What is This?
This is the fourth in a series of posts that explains how to use Discord if you are also a iOS voiceOver user. If you are unsure of what Discord is or whether or not you wish to use it, please see the dedicated page for this guide for more information.
What is covered in This Post?
This post details how to participate in both text and voice chat in Discord for iOS. We then have a final thoughts section, since this is where many of you will have the information you need to use Discord.
Before We Begin: A Word About Keyboard shortcuts
At this time, there do not appear to be keyboard shortcuts for the iOS platform. There does seem to be quite the demand for it, however, so stay tuned.
This is the primary way to use Discord. If you’ve been using VoiceOver on your iOS device for any length of time, many of the methods you use to navigate text chat will be similar to other messaging apps you’ve used. If this is your first time, you’ll be happy to know that the skills you learn here can be used in other apps. Let’s begin.
The chat Window
The first thing to do is to enter a server, and then pick a text channel within that server. If you’ve joined a public server, you will most likely start out in a welcome channel, and you will probably be able to find the server rules and guidelines for how to navigate and use the channels in the server. As a general rule, regular members do not have permission to actually send messages in these types of channels.
Regardless of whether or not you can send messages, you can read the messages of a channel if you have access. If you know you’ve selected a channel that lets you send messages and can’t find the message box, or if you are unable to find the messages sent by other users, make sure you’ve activated the chat tab in the bottom left corner of the expanded drawer screen.
A Word About NSFW Channels
If you navigate to a channel that is called NSFW, or it has a different name but the admin has designated NSFW, you will first be asked to confirm that you are of age and are willing to view NSFW content. The continue button is recognized as a button by screen readers, so find and activate that, and you’re ready to go.
Once you’ve selected a text channel, you can swipe with one finger to move through the messages. Each message has the name of the user that VoiceOver recognizes as a button, and this is followed by the message. If you double-tap the user button, you will be presented with their server roles, as well as the option to direct message them if they allow it. You can also react to messages.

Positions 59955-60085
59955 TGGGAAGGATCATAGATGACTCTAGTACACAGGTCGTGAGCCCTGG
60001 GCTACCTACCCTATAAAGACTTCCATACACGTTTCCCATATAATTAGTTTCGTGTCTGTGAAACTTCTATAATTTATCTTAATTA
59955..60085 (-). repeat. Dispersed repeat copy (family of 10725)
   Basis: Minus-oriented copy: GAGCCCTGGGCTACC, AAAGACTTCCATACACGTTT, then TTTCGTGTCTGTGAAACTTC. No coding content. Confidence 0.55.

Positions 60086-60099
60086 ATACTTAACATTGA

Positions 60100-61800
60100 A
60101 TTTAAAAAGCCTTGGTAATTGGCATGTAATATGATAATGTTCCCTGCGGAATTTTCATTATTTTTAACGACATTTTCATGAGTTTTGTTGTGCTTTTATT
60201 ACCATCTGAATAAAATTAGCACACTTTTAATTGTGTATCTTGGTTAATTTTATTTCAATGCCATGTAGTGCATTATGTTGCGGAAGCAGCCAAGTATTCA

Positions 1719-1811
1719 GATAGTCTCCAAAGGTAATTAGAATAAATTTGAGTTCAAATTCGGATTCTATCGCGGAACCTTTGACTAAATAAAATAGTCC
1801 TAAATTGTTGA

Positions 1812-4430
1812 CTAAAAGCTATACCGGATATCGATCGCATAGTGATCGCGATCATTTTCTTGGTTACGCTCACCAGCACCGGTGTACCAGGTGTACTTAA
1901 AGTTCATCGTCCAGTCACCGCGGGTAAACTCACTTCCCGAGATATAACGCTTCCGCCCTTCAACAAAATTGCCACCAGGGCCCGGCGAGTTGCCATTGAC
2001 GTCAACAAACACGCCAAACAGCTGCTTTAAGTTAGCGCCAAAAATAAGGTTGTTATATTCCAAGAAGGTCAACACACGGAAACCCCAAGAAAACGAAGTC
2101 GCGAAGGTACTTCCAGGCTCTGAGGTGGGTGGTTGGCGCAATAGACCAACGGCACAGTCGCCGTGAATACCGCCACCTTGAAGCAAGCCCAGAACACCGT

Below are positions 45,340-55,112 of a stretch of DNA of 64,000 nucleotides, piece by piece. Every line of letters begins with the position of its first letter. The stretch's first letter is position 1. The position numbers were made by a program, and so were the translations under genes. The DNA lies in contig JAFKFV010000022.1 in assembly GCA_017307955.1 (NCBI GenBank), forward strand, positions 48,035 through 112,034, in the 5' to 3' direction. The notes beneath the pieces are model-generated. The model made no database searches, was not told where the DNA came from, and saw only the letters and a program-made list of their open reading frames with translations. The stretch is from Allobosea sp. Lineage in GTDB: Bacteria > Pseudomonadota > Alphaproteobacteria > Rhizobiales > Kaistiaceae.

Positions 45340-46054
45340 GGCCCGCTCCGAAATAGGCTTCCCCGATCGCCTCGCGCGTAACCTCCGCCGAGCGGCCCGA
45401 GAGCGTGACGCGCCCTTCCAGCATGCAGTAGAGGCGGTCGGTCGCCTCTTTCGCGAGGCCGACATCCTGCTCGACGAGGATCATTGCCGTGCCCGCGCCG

You can use emojis to add reactions to messages you read. To do this, find the message you want to react to, and double-tap and hold. You will presented with a list of possible reactions, as well as actions you can take on the message like quote or copy the text of the message. Double-tap to choose your action or reaction.
Revealing Hidden Content
To reveal hidden content, find the button that says, “spoiler”, and activate it. You can also make it so that no content is hidden in the “Text and Emojis” section of your user settings.
To access an uploaded file, double-tap the button or link with the file name. You will either open or be prompted to save the file depending on the file type.
To send messages, tap the bottom center of the screen with one finger to bring focus to the message box. Voiceover will say “message”, followed by the word “Hashtag” and the name of the channel (e.g., “message hashtag General”). Double-tap this, and you will be presented with the software keyboard. Type your message, then find and activate the send button. If you’re using an external keyboard, you can press the enter key to send a message. Here are some other things you can do with messages.
- Find and double-tap the emoji button to open the emoji picker. You can also use the iOS emoji keyboard to send standard emoji.
- Find and double-tap the upload media file button to upload a file.
- Double-tap and hold a message you sent to have the option to erase and edit the message. Press escape to cancel.
- Insert the at sign followed by a person’s name to mention that user. You can also type part of the name, then drag one finger above the message box to find suggestions. Double-tap the suggestion to select it.
While there are fewer steps to actually using voice chat, you should go into your audio video settings and adjust the following:
- Make sure Discord has access to the camera and microphone.
- Adjust your input volume and output volume.
- Disable autogain control.
- Run a test of your audio.
Connecting to a Voice Channel and Using video
To connect to a voice channel, select it from the list of server channels. Next, find and activate the “join Voice” button at the bottom of the screen. You will hear a tone letting you know you’ve connected, and everyone can hear you. It’s probably a good idea to do a practice run so you can find the mute and deafen buttons. To video chat, find the camera button after you’ve joined voice and double-tap it.
To disconnect from a voice channel, find the disconnect button. You’ll want to do this, since you can only be connected to one voice channel at a time.
If you’ve made it this far, you now have the essential information to actively participate in Discord servers. The easiest way to master the service is to just use it.
The logical next step is to try your hand at running your own Discord server. I have no immediate plans to cover this, but remain open to the possibility. In the meantime, the Internet has plenty of articles from the official Discord help and tech bloggers on the subject. Remember that Discord is made to bring all kinds of people with different skill sets together, so nobody is under any obligation to administer or moderate a server to be an effective Discord user. So long as you’re following server rules and not going out of your way to be less than a decent person, you’re Discording right.